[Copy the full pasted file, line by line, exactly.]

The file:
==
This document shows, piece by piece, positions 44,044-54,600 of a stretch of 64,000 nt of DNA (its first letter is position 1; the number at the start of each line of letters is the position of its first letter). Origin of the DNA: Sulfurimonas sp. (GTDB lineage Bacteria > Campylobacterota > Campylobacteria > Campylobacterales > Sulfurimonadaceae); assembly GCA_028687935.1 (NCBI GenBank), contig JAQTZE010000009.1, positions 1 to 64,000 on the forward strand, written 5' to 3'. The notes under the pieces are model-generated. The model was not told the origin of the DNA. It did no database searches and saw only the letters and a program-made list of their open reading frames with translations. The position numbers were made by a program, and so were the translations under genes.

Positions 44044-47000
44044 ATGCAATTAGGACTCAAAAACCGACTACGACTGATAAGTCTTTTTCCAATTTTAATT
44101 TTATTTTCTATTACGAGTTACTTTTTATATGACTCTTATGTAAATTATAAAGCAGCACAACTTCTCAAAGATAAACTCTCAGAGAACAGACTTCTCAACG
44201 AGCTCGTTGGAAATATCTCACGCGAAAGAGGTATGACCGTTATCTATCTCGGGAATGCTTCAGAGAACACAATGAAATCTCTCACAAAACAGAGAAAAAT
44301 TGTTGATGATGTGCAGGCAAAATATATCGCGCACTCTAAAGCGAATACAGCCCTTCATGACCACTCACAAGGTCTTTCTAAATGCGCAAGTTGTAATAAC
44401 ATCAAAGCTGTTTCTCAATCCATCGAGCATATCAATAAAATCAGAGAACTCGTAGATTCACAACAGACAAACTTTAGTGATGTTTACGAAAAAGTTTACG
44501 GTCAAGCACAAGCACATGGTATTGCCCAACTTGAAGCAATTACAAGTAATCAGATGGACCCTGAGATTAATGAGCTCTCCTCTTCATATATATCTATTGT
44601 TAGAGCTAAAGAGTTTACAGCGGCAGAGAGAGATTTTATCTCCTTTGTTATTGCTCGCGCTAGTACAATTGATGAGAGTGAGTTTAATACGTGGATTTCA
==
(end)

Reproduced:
This document shows, piece by piece, positions 44,044-54,600 of a stretch of 64,000 nt of DNA (its first letter is position 1; the number at the start of each line of letters is the position of its first letter). Origin of the DNA: Sulfurimonas sp. (GTDB lineage Bacteria > Campylobacterota > Campylobacteria > Campylobacterales > Sulfurimonadaceae); assembly GCA_028687935.1 (NCBI GenBank), contig JAQTZE010000009.1, positions 1 to 64,000 on the forward strand, written 5' to 3'. The notes under the pieces are model-generated. The model was not told the origin of the DNA. It did no database searches and saw only the letters and a program-made list of their open reading frames with translations. The position numbers were made by a program, and so were the translations under genes.

Positions 44044-47000
44044 ATGCAATTAGGACTCAAAAACCGACTACGACTGATAAGTCTTTTTCCAATTTTAATT
44101 TTATTTTCTATTACGAGTTACTTTTTATATGACTCTTATGTAAATTATAAAGCAGCACAACTTCTCAAAGATAAACTCTCAGAGAACAGACTTCTCAACG
44201 AGCTCGTTGGAAATATCTCACGCGAAAGAGGTATGACCGTTATCTATCTCGGGAATGCTTCAGAGAACACAATGAAATCTCTCACAAAACAGAGAAAAAT
44301 TGTTGATGATGTGCAGGCAAAATATATCGCGCACTCTAAAGCGAATACAGCCCTTCATGACCACTCACAAGGTCTTTCTAAATGCGCAAGTTGTAATAAC
44401 ATCAAAGCTGTTTCTCAATCCATCGAGCATATCAATAAAATCAGAGAACTCGTAGATTCACAACAGACAAACTTTAGTGATGTTTACGAAAAAGTTTACG
44501 GTCAAGCACAAGCACATGGTATTGCCCAACTTGAAGCAATTACAAGTAATCAGATGGACCCTGAGATTAATGAGCTCTCCTCTTCATATATATCTATTGT
44601 TAGAGCTAAAGAGTTTACAGCGGCAGAGAGAGATTTTATCTCCTTTGTTATTGCTCGCGCTAGTACAATTGATGAGAGTGAGTTTAATACGTGGATTTCA